Just like Mariah, I met Asanempoka in Ghana. She was supposed to be my house-mate. But as all volunteers know, things don’t exactly pan out as planned. So she ended up in Bolgatanga, a town located at the upper east region of Ghana and I was left in Tamale (the largest city in the Northern Region). The distance however, didn’t stop us from visiting each other. Feeling adventurous, Asanempoka and I travelled from Ghana through Togo to get to Benin where we spent Christmas ’07. Yes, you could say it was a bit mad for us to travel through two French-speaking countries when neither of us could understand nor speak a word of French. But we managed.
That was almost six years ago. Today, she is a mother of a beautiful and smart four-year old and I too have my own daughter and the best bit is that we are still friends.
Tell us something about yourself, your little one (age & sex).
I am a teacher and performing artist who is moving into Public Health. I have lived in a small, remote town in northern Australia on and off for 10 years, in between my trips to Africa, specifically now Ghana. My daughter has just turned four. She was born in Ghana, as that is where my husband is from, and lived there for the first 2 years of her life before we all moved to Australia 2 years ago. We try and return to Ghana every year or two. Both places are our home. We are a bi-lingual cross-continental family who embrace both cultures but mostly hold Africa in our heart of hearts.
Your child’s birth story: What was it like giving birth away from family and home country?
I chose to give birth in Ghana and wanted a home birth in my husband’s traditional house. When that looked unsuitable I looked at clinics in our town but they were awful blue-tiled, silver metal-bedded rooms with high windows, so I went with my Obgyn in the capital and gave birth at his clinic. We travelled 850km to give birth and stayed in a guest house in the capital until she was a week old before heading back up north. I wanted a natural birth but found out a few days after we arrived she was breech. I argued with my Obgyn but he explained the layout of Accra and the traffic situation: – ‘I live here, the anaesthetist lives here, and the matron lives here so if there was an emergency it would be problematic’. I caved and said okay and that tomorrow would be good like he’d mentioned. He said, ‘Nope, I can fit you in today.’
That was the day the President was inaugurated in the capital so imagine the bad traffic times 10! My husband had about 3 hours to go back to our guest house and return with things for the baby and for me. He just made it as I was being wheeled into theatre. I had been about to jump off the bed with my legs crossed.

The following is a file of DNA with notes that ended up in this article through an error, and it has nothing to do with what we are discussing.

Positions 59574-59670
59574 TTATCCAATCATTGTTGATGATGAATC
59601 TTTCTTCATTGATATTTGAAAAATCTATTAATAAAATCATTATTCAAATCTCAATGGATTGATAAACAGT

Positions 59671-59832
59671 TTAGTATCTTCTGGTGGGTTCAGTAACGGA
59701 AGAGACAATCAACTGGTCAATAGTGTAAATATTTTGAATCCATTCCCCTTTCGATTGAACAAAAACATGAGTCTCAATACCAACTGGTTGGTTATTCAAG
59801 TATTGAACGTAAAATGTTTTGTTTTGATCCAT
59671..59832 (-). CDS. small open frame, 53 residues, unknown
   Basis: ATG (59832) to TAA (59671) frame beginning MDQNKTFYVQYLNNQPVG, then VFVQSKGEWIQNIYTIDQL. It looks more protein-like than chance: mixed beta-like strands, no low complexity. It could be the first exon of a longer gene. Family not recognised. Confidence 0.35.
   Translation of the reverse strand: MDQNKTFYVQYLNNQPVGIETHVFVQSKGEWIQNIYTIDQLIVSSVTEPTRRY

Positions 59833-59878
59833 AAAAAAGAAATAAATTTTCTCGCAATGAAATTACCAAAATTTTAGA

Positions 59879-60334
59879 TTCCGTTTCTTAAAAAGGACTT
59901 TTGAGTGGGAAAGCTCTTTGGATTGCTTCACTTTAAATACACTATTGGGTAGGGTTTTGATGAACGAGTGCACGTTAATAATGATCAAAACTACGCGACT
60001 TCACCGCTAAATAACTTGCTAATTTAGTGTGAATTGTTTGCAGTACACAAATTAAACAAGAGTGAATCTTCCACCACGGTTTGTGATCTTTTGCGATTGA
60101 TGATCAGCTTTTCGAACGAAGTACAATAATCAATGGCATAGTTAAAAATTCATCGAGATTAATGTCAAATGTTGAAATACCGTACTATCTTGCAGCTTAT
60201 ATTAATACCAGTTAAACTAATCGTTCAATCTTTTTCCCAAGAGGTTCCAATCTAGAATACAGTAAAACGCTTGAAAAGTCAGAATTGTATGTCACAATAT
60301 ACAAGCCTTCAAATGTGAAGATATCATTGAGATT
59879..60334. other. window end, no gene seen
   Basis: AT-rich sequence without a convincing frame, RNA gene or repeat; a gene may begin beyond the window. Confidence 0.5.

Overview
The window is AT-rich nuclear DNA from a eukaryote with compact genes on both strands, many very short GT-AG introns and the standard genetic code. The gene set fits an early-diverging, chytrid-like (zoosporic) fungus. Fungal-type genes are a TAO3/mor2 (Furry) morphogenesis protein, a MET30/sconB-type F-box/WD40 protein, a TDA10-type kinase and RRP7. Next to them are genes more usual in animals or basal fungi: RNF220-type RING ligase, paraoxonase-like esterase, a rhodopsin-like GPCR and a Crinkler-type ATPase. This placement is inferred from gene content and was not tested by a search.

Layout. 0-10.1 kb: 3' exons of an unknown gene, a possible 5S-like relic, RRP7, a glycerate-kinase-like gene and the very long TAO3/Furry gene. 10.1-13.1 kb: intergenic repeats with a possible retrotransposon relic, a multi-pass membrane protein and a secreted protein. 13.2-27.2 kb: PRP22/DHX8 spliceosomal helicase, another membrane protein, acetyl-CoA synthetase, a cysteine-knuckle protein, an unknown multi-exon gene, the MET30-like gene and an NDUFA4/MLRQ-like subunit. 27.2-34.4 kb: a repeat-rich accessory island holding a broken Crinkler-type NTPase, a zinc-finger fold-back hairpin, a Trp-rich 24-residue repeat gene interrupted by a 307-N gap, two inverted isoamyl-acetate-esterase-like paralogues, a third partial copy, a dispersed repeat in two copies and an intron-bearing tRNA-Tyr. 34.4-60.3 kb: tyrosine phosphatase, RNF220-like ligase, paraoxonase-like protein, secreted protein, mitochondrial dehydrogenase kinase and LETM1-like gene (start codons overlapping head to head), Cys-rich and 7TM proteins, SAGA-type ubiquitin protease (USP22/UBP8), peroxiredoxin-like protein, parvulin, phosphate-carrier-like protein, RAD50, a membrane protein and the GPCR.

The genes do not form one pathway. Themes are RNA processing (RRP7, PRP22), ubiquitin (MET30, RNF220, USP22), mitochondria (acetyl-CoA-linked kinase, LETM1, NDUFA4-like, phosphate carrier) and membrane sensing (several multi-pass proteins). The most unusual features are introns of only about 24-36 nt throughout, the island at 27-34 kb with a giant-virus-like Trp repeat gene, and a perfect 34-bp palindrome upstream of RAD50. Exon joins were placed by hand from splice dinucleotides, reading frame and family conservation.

I had an epidural whilst we all listened to Salsa music and joked about Mugabe. Then before I knew there she was. I looked over at her and… I knew her.
(Wow, I’ve never told that story in only 3 paragraphs before =)
What you wish you knew about being a mother before becoming one
To be honest I kind of took it as it came. I chose to raise her in our town Bolgatanga when she was a baby because I knew that I would be left alone to figure it all myself and if I did need to ask something there were plenty of women around to give me advice which I could take or leave.
If I must choose something I wish I’d known just how much patience I’d require. I would have practiced a lot more beforehand.
How do you manage your “me-time”?
Hmmm…. What is that? I don’t really get ‘me-time’. Well, I didn’t for years. I took time out when I could see an opportunity and I guess it’s still like that. I had to work from when my daughter was 8 months and that was extremely difficult. Since then I took time when we came to Australia and didn’t work for a while to be with her and last year I took a school term at 3 days a week instead of 5 so I could spend time with her before she went off to school this year.
I count special time with my daughter as ‘me-time’.
I don’t look for time off as such. If I am feeling like I need some space I may go to the café before I pick her from day-care or I may go there on the weekend. I may go into my room and write or relax. I usually inform my husband I am going out and he should stay with her. I take time when I can and as she grows older it’s easier because she will engage herself in certain things for longer but can be difficult because at present she is an only child and demands a lot of attention. I am a homebody and I like my time around my family. I don’t always want to be alone.